Generation of Multicellular Structures in Aspergillus Grant uri icon



  • 9508088 Miller The long term goal of this project is to address mechanistic questions concerning the orderly differentiation and spatial organization of diverse cell types into morphologies specific for a tissue or developmental state. Conidiation in the filamentous fungus Aspergillus nidulans offers the unique opportunity to investigate molecular mechanisms that control multicellular development in eukaryotes. Conidiation is characterized by its highly synchronous nature and the spatial organization of a limited number of differentiated cell types. A genetic hierarchy consisting of five essential regulatory genes controls 1) the transition from multinucleate filamentous growth to uninucleate budding growth, the assembly of a multicellular reproductive structure (conidiophore)and 3) the production of dormant conidia (spores). Complex regulatory interactions provide a mechanism for establishing overlapping spatiotemporal gradients in the transcription factors which, in turn, coordinately activate hundreds of conidiation specific genes. The objectives of this proposal are to begin elucidating mechanisms that integrate spatiotemporal control of developmental gene expression with alterations in cell cycle regulation. Dr. Miller is approaching this problem through a molecular analysis of the modifier genes Medusa (medA) and Stunted (stuA). The medA protein is required for commitment to the developmental program, functioning as a co- activator of a subset of target genes. The stuA protein belongs to a family of transcription factors that control cell cycle progression and fungal development. The specific objectives are to 1) identify, isolate and characterize regulatory gene(s) required for competence dependent stuA transcription, one of the earliest events of the developmental program; 2) identify and characterize gene(s) required for early induction dependent, brlA-independent medA transcription; 3) functionally characterize the medA and stuA proteins; 4) isol ate stuA target genes and 5) characterize extragenic suppressors of stuA mutations and extragenic mutations that mimic the Stunted phenotype. ***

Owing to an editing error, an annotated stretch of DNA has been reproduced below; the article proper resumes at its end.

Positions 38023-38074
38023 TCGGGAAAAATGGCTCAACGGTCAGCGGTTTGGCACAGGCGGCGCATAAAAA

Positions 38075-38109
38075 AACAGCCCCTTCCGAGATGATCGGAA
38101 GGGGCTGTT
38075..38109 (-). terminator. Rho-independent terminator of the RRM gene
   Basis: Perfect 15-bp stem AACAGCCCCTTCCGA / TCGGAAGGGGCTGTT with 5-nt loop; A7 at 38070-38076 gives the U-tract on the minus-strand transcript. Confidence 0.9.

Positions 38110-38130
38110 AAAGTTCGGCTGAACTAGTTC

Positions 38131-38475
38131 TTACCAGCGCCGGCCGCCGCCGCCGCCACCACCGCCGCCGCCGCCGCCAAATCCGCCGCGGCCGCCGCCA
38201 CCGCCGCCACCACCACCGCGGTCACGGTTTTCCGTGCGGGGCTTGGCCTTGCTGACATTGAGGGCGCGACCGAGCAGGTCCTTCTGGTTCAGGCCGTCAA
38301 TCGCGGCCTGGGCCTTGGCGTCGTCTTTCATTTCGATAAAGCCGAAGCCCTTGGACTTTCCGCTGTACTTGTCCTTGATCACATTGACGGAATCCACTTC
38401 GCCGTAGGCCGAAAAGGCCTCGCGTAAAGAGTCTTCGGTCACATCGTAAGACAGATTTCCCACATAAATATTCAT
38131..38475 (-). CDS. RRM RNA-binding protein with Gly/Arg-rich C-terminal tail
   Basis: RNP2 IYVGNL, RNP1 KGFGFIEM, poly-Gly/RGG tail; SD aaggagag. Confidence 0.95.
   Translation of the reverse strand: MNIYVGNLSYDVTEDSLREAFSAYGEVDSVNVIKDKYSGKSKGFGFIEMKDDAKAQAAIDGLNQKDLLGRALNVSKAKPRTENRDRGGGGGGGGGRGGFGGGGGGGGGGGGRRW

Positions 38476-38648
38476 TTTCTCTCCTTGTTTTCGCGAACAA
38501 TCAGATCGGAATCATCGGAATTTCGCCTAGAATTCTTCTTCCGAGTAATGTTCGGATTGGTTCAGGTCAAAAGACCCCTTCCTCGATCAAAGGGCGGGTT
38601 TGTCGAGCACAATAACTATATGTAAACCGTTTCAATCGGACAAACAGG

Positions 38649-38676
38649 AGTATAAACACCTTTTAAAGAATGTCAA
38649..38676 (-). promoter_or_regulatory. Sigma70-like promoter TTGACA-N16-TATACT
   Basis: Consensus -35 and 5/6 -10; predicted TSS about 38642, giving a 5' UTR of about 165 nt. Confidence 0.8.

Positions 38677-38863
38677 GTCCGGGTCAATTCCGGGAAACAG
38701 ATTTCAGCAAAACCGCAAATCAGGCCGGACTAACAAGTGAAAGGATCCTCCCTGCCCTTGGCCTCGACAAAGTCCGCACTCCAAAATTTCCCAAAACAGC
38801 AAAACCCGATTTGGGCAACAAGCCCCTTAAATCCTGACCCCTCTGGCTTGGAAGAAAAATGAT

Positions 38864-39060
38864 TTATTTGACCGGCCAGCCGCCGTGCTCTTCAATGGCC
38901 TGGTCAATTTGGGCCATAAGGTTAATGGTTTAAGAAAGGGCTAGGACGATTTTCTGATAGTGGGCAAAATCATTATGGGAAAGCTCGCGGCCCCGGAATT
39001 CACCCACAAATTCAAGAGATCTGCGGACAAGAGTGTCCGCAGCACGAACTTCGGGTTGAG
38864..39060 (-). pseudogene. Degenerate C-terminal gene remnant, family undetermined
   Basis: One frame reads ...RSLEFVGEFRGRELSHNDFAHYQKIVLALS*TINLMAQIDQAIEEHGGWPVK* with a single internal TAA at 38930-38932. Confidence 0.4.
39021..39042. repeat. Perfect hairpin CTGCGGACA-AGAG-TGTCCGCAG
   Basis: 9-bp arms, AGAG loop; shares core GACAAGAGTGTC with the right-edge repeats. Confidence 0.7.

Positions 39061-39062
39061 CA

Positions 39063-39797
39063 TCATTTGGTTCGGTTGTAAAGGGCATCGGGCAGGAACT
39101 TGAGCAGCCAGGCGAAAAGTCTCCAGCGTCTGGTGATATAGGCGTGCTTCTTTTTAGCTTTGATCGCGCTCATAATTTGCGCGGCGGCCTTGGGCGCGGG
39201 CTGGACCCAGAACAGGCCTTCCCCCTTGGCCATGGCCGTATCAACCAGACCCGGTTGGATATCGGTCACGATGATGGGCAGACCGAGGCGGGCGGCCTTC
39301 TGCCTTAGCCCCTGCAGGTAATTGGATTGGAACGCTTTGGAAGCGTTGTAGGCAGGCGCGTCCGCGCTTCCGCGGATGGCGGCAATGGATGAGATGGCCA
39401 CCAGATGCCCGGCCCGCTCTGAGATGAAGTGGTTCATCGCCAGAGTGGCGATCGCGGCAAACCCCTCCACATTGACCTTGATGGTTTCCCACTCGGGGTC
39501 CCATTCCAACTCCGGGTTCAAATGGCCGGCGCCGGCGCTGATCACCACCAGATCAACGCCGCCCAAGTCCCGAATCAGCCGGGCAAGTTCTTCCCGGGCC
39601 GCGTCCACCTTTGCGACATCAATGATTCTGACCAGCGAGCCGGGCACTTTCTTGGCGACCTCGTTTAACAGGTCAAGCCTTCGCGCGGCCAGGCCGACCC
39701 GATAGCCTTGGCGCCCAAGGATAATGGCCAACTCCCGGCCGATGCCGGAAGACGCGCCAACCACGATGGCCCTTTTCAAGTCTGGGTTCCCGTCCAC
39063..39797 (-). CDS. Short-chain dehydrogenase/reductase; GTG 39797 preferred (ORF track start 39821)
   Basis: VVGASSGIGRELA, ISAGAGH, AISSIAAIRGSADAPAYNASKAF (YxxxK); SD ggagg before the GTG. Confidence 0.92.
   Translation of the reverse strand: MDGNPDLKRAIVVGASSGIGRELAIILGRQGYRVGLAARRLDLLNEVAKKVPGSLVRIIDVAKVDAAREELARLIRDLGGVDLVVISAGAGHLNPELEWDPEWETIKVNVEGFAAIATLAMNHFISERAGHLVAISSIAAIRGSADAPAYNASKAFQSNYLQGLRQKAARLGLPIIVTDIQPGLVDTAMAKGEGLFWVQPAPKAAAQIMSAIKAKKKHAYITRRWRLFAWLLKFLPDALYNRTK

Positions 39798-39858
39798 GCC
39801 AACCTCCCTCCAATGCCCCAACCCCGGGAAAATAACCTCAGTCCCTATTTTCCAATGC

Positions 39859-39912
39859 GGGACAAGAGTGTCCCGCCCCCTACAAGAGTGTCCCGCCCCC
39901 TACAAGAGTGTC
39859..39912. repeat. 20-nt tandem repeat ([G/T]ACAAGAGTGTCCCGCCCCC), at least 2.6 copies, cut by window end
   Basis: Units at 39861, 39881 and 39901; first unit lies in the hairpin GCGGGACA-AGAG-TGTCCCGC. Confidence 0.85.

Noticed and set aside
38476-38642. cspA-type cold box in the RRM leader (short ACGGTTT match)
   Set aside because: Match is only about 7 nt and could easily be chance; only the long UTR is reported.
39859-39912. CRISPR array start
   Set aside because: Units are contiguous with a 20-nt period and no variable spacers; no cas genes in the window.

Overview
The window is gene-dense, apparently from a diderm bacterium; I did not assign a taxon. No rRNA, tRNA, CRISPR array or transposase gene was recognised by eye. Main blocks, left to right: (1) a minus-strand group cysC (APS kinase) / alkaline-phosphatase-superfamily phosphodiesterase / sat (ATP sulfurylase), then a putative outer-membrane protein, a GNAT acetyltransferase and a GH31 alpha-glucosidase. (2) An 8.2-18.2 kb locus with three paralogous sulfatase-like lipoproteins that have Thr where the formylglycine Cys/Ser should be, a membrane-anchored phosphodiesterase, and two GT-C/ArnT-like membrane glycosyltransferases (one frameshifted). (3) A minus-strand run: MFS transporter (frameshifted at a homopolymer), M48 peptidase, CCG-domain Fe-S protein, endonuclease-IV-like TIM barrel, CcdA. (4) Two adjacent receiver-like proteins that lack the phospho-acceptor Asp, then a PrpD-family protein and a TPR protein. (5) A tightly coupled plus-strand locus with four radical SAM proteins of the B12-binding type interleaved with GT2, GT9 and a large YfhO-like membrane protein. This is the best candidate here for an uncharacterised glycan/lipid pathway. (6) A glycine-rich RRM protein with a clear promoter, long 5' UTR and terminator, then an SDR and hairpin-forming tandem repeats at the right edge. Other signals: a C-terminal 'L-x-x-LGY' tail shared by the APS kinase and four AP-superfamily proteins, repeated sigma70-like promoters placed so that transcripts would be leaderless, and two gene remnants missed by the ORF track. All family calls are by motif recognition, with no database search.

date/time interval

  • October 1, 1995 - September 30, 1999

total award amount

  • 300,000